Precision munitions training finds target at Misawa

  • Published
  • By Airman 1st Class Jordyn Rucker
  • 35th Fighter Wing Public Affairs
Editor's Note: The name of the joint terminal attack controller has been left out of the article for security purposes.

Standing outside the seventh story of the Draughon Range control tower, a joint terminal attack controller braces himself against the fierce winter wind, his feet planted firmly on the grated ledge.

The sound of unique military jargon communicating "9-line" permissions crackles through his radio. Quickly, he provides altitude and elevation calculations to an F-16 Fighting Falcon pilot flying overhead, as they work together to confirm their target.

Once the pilot has eyes on the target and is given the clearance to drop, a 500-pound piece of concrete plummets to its mark. The only visible sign of its accurate hit is a plume of dirt and snow after the "bomb" dives beneath the ground -- it's a direct hit.

This successful training scenario recently set the foundation for 35th Fighter Wing pilots as they worked hand-in-hand with JTACs Jan. 13 to employ various forms of precision-guided munitions at Misawa's Draughon Range.

It was the first-ever, laser-guided munition training executed here, and the first PGM training in more than five years.

"You're a lot more focused when you're actually dropping those munitions out there." said Capt. Christopher Cady, 14th Fighter Squadron F-16 pilot, who was the first to participate in the training. "You don't get to fly with inert, or live, munitions very often here, so you're making sure you're flying in the correct parameters and checking the position of all the switches in the cockpit."

Previously, 35th FW pilots would simulate dropping weapons, but being able to physically flip the master-arms switch to "arm" allows them to consent to release weapons.

Maj. Kevin Lord, 35th Operations Support Squadron director of operations, said the benefits are twofold -- money is saved and valuable experience is gained.

"Typically, we would have to deploy entire squadrons at the cost of millions of dollars to send them to a suitable range to get that experience," Lord said, referencing large force employment exercises like RED FLAG and COPE NORTH.

But now, pilots can employ true combat training in what's essentially their backyard. Lord said bringing Draughon Range into play was a matter of implementing Air Force approved software upgrades linked to the munition systems, which now allows Misawa to be a premiere location for dynamic combat training.

For starters, the 14th FS pilots used the PGM training in preparation for an upcoming deployment which was also the perfect opportunity for JTACs from Kadena Air Base, Japan, to hone their control skills.

"We've developed a training facility here most places want," Lord said. "They can use the same weapons they would in combat and do it right here at Misawa. The coordination becomes much simpler when all parties benefit."

He said most training scenarios can be developed within a week, instead of spending months and months of planning for larger, more expensive exercises.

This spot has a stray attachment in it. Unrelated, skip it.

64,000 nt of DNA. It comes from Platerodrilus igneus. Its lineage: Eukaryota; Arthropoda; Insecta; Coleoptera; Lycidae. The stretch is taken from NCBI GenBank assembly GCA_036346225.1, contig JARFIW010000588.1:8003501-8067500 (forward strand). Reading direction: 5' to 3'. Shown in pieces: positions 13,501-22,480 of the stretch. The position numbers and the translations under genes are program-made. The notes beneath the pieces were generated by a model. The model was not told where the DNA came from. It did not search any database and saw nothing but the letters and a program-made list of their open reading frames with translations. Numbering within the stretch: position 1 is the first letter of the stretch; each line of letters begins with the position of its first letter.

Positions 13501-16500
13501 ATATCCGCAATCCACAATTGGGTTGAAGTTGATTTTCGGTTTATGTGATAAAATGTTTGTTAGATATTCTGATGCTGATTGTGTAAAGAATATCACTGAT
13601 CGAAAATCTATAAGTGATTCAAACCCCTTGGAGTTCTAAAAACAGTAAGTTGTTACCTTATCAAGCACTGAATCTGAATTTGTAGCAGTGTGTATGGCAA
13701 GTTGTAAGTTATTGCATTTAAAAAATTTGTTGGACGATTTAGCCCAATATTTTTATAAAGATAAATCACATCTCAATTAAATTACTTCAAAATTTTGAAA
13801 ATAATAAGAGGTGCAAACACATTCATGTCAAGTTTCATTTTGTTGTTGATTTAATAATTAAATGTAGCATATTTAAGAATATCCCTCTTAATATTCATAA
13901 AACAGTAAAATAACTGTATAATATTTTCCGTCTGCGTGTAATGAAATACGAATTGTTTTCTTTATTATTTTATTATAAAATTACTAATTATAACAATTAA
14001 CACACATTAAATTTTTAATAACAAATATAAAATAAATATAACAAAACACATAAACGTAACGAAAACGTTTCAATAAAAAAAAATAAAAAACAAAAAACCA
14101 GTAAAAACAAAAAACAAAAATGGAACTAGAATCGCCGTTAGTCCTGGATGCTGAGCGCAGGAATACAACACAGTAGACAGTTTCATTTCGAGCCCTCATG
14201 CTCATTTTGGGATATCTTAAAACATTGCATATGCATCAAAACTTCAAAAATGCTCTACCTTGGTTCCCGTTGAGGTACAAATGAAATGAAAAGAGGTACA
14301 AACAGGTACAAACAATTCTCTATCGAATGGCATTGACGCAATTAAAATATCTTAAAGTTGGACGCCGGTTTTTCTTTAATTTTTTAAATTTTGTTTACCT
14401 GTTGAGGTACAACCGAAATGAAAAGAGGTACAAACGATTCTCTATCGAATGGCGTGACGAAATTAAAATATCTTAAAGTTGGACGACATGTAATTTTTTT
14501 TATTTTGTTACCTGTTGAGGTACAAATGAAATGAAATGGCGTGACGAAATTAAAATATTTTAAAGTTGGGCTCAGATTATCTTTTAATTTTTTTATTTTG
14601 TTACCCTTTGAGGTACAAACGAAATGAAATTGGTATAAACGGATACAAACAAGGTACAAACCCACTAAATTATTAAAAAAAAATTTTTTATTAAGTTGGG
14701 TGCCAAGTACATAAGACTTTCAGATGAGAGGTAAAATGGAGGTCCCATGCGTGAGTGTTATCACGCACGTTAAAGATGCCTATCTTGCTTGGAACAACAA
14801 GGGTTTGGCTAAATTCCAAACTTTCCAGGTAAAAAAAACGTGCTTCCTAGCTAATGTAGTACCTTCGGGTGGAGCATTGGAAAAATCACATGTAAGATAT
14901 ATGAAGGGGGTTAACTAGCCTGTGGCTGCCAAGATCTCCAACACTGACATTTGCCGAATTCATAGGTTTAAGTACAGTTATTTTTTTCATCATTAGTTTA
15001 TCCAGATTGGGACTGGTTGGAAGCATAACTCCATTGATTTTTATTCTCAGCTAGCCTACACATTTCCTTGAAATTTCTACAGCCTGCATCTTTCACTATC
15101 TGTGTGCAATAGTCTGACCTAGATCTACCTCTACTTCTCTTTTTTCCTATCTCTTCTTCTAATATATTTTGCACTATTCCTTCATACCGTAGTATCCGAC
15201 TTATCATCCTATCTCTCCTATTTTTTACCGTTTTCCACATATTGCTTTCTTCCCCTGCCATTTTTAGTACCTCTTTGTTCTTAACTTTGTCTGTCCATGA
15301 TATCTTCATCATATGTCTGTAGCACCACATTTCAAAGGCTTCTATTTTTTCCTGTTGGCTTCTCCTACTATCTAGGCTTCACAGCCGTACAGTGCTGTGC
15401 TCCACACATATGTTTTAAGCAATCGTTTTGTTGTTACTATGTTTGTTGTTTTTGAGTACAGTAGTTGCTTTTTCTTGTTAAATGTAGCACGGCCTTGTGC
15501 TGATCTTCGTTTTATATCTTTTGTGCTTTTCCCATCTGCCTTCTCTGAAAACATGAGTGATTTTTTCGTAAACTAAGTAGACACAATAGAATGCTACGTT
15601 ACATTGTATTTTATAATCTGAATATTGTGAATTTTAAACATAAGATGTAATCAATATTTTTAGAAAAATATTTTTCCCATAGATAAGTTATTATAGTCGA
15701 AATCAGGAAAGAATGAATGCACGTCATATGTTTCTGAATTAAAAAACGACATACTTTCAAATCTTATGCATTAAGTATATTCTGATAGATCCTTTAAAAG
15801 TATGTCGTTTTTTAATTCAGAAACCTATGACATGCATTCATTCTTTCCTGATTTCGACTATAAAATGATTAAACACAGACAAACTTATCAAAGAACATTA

"It's as easy as saying 'we're going to fly these missions this week, we'd like you to come participate,'" Lord said. "Usually, they'll come up with a ground scenario, map the layout, lay the ground targets and the training attacks and carry out a realistic exercise."

Squadrons from Misawa and Yokota Air Base, Japan, took advantage of this by carrying out multiple PGM scenarios, as well as executing a C-130 Hercules tactical air drop where 35th FW F-16s escorted and protected the cargo plane from the Joint Deployable Electronic Warfare Range.

"It's a totally different experience as a pilot to actually employ ordnance and see something come off your jet and the weapons effects," Cady said. "If the first time you're doing that is in combat, it would be more of a challenge and more stressful if you haven't actually had the chance to practice that."

Capt. Travis Smith, 35th OSS wing electronic warfare officer, explained that by giving them the ability to practice, they make sure they're as effective as possible.

"It minimizes any potential for collateral damage by honing the pilots' skills," Smith said. "Missing with a practice round is much less costly than missing with something that's going to make a large explosion."

Before this exercise, pilots routinely worked with the range control officers to drop BDU-33s, which are 25-pound unguided practice bombs.

"The major difference here was to have the presence of JTACs and loading of different munitions," Smith said. "Usually, the range control officer would be doing the communication, but that was passed off to the JTACs for training."

"We verify everything is good to go and give the clearance," one JTAC said. "If the pilots don't have someone to give clearance to release ordnance, they can't drop."

Lord said the attacks are set up so the munition will be released to only land in the restricted area, which in this case is the range.

"Ultimately, it helps every aspect of the mission," the controller said. "It destroys the 'bad guys' and that's what we all signed up for."